Sep 5, 2014

You Are Here: Home / 5 Sep 2014

Police Coercion in Getting You to Consent to a Search of Your Blood, Breath, or Urine in a DUI Investigation

Categories:

A police officer arresting you for DUI can ask you for a sample of your blood alcohol content (“BAC”).  Sometimes a person does not know what to do and turns to an arresting officer for advice.  Sometimes the advice is fair and true, sometimes it is misleading and illegal.   The following are factors in what is legal and what violates your rights:

“If an officer gives additional, misleading information that impairs a defendant’s ability to make an informed decision about whether to submit to testing, the defendant’s test results  . . . must be suppressed.” Miller v. State, 317 Ga. App. 504 (2012).  “Misinformation regarding the consequences of a refusal to submit to the state administered test may constitute unlawful coercion. Wallace v. State, 325 Ga. App. 142 (2013).  Misinformation not necessarily required, “the court must evaluate the officer’s actions to determine if the officer acted reasonably in the situation and whether the procedure was applied in a fair manner.” State v. Rowell, 299 Ga. App. 238 (2009).  “The procedure utilized by the officer in attempting to persuade a defendant to rescind [her] refusal [must be] fair and reasonable.” Id.  Whether Defendant “felt coerced when deputy mentioned[whatever]  . . is at the heart of the case. Id. at 240.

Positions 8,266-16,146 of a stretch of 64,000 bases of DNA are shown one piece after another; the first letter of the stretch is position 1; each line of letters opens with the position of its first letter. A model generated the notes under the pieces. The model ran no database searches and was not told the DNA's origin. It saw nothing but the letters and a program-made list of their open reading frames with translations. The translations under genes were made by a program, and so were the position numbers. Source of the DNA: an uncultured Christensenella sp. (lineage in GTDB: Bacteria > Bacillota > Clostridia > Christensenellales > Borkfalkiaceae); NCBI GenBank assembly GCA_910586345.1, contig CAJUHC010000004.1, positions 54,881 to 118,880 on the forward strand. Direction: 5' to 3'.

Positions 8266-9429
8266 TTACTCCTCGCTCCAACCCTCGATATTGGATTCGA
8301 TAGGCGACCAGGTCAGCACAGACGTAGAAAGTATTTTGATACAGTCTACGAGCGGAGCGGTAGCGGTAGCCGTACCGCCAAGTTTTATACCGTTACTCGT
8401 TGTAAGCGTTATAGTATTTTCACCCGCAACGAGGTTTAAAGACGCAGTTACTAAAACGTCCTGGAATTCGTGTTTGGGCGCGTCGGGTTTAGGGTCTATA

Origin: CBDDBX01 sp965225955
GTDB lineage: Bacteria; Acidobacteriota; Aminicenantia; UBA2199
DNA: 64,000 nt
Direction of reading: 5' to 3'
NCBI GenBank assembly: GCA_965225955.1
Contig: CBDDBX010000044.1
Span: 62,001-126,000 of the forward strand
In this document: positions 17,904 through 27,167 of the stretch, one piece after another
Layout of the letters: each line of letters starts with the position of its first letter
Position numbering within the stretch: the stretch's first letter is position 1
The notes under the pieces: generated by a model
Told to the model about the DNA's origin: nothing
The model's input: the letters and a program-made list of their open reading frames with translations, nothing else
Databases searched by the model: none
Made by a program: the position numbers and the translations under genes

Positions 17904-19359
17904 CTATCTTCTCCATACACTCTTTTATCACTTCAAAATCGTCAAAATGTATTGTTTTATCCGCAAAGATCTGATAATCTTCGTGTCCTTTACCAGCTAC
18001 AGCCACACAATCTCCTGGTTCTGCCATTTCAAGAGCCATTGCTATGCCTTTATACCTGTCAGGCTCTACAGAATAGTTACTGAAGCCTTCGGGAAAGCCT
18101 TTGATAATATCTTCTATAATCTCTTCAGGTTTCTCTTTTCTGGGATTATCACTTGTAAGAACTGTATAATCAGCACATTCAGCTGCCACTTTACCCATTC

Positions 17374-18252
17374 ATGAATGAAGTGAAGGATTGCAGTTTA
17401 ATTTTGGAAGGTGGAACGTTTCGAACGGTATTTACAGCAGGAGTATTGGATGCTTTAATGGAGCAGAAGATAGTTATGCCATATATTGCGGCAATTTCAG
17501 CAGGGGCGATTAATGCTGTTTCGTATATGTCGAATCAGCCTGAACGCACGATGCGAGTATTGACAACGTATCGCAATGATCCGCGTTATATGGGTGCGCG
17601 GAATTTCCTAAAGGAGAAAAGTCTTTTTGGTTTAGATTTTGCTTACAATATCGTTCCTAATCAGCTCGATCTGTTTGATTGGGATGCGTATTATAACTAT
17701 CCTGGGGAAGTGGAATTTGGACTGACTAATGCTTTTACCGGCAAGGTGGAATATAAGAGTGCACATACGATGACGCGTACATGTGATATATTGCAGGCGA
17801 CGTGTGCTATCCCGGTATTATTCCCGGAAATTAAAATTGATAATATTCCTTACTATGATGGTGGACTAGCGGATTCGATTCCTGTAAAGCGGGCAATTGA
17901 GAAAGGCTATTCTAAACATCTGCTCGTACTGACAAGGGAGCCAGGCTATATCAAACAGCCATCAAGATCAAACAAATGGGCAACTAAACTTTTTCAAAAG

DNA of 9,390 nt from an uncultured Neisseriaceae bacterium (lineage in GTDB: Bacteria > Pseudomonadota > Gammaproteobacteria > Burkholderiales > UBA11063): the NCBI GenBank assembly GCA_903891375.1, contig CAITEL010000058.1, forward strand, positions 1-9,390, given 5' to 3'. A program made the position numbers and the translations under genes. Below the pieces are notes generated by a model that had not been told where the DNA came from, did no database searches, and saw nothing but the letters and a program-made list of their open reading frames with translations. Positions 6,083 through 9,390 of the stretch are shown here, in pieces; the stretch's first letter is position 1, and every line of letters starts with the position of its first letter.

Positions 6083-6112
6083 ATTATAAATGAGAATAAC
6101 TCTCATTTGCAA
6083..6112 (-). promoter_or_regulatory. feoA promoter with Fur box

Factors Considered:

  • Was the Officer’s statement deceptively misleading regarding breath test?
  • Made specifically to encourage or coerce Defendant into consenting?
  • Was conversation surrounding about breath test?
  • Close in time?
  • Did submission take place immediately after information?
  • Intentional misinformation not necessary?
  • Subjective feelings of Defendant is heart of case?

If you have been arrested for DUI you should seek an expert to review your case today?